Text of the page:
In Real Life (Live at Spacebomb Studios), out today, documents the musical partnership between Fruit Bats‘ Eric D. Johnson and Vetiver‘s Andy Cabic as part of the ongoing Live At Spacebomb series. At the invitation of their friends at Spacebomb and the request of audience members night after night, Eric and Andy decided to record a few fan favorites just as they’ve been performing them together, live in Spacebomb’s studio in Richmond, VA on a morning off from a recent tour East Coast tour. The unadorned simplicity of these performances – two Vetiver originals, two Fruit Bats originals, and two mutually beloved covers – captures a bit of their travels and friendship, their appreciation and respect for each other’s songs, and the ease and joy of sharing the stage night after night, year after year.
In Real Life is available digitally and on 140g vinyl (with download included). Purchase from the Spacebomb store or wherever you find your music.
Fruit Bats (solo) & Vetiver (solo) on tour
Feb 27 – Los Angeles CA – Zebulon
Feb 28 – San Francisco CA – The Chapel
Mar 1 – Sonoma CA – Sebastiani Theater
Mar 2 – Big Sur CA – Henry Miller Memorial Library – SOLD OUT
Mar 2 – Big Sur CA – Henry Miller Memorial Library (Late show) – SOLD OUT
Apr 26 – Boulder Creek CA – Do It Ourselves Fest
Announcing The Spacebomb Revue at SXSW 2019
Spacebomb Records is putting on its debut SXSW showcase and in typical Spacebomb style is doing it with a twist. The Spacebomb Records & Virginia is for Music Lovers present The Spacebomb Revue will showcase six artists backed by the Spacebomb House Band, which guarantees each appearance to be a unique and very special set.
And Spacebomb has some experience with this, not only as a house band behind many acts in the studio but also presenting this revue-style show, as they did at the London’s Barbican Theatre with a host of guest artists gracing the stage and a sold-out audience to boot. This Spacebomb SXSW showcase will bring a slice of that to Austin. Starring:
The Spacebomb Revue at SXSW 2019 is co-presented by Virginia is for Music Lovers and sponsored by the Broadberry Entertainment Group, Common House, Nate’s Bagels, and Blanchard’s Coffee Roasting Company.
Fruit Bats & Vetiver – In Real Life (Live at Spacebomb Studios)
Eric D. Johnson and Andy Cabic have a lot in common. From the first time they met at a gig in Arcata, CA nearly 10 years ago at the suggestion of a mutual friend who just knew they’d hit it off, they recognized each other as kindred spirits with a common affinity for songwriting that embraces a range of feeling, strong on melodies paired with thoughtful lyrics and catchy hooks. Over the years, they’ve played in each other’s bands (Fruit Bats and Vetiver), on one another’s albums (often on the same labels, Sub Pop and Easy Sound), scored films together (Smashed, After Tiller), and toured the world with one another as well as performed and collaborated alongside their friends (Cabic with Devendra Banhart and Johnson with The Shins and Califone).
In the past two years, following rounds of full-band touring supporting the release of Vetiver’s Complete Strangers and Fruit Bats’ Absolute Loser, the two have banded together for several duo shows in the United States and Europe. On stage together with two acoustic guitars, they go back-and-forth, weaving together Fruit Bats and Vetiver songs in ways that feel seamless yet reveal all the stylistic nuances that set them apart. Throw in a few songs by their favorite musicians, folks like the Incredible String Band, David Blue, and Bobby Charles, and you have a night that brings fans together in celebration of the ever-present power of song.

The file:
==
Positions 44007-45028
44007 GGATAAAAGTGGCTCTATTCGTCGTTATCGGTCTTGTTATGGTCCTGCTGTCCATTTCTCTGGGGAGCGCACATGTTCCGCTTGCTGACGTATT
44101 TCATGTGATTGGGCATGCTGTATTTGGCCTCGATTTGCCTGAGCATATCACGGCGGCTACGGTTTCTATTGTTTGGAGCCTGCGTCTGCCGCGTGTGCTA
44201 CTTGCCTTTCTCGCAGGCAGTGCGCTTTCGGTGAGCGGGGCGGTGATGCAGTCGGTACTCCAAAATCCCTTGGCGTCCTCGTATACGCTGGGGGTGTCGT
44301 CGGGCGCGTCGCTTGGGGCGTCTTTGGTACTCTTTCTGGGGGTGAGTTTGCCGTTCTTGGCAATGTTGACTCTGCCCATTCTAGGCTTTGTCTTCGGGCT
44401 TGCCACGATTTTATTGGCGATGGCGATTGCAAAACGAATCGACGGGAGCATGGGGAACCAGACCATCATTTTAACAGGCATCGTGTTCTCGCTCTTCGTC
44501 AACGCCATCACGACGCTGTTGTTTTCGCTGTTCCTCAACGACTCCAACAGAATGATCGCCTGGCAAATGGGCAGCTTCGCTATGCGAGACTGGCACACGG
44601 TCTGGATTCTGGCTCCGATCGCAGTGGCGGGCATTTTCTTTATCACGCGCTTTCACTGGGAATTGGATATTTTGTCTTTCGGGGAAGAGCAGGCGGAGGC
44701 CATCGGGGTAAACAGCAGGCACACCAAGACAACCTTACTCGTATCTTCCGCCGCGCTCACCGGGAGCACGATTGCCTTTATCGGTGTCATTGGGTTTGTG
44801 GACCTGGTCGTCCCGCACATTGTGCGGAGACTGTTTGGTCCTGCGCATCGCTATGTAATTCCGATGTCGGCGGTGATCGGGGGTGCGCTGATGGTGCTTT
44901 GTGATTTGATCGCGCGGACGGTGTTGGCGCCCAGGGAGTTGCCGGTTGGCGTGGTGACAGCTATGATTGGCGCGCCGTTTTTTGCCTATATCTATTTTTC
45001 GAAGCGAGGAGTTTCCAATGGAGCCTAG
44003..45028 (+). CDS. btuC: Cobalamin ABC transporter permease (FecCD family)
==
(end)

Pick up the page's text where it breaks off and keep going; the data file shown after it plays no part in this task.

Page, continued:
In Real Life documents this musical partnership as part of the ongoing Live At Spacebomb series. At the invitation of their friends at Spacebomb and the request of audience members night after night, Eric and Andy decided to record a few fan favorites just as they’ve been performing them together, live in Spacebomb’s studio in Richmond, VA on a morning off from a recent East Coast tour. The unadorned simplicity of these performances captures a bit of their travels and friendship, their appreciation and respect for each other’s songs, and the ease and joy of sharing the stage night after night, year after year.
Johnson brings two to the table, his 2003 fan favorite “When U Love Somebody” and 2016 stunner “Humbug Mountain Song” (which have jointly racked up an impressive 30 million streams). Cabic supplies his “Maureen” – from 2006’s To Find Me Gone – and “Rolling Sea” – from his first album on Sub Pop in 2009. Two beloved cover songs complete the set: Bobby Charles’ classic “I Must Be In A Good Place Now” and the lesser known “Nice Baby and the Angel,” written and performed by David Blue for his Graham Nash-produced album of the same name in 1973. Says Cabic about selecting those two, “Both songs are ones dear to us. Bobby Charles and David Blue are craftsmen of songs, under-appreciated by mainstream audiences but esteemed by their peers.”
With both Fruit Bats and Vetiver ready to begin the next chapter in each of their stories, In Real Life is a time capsule, captured at a moment of synchronicity for the two musicians. They’ve come from separate places and their paths will part once again, but just for a moment, these two friends find themselves in the same place at the same time, and the pleasure is all ours.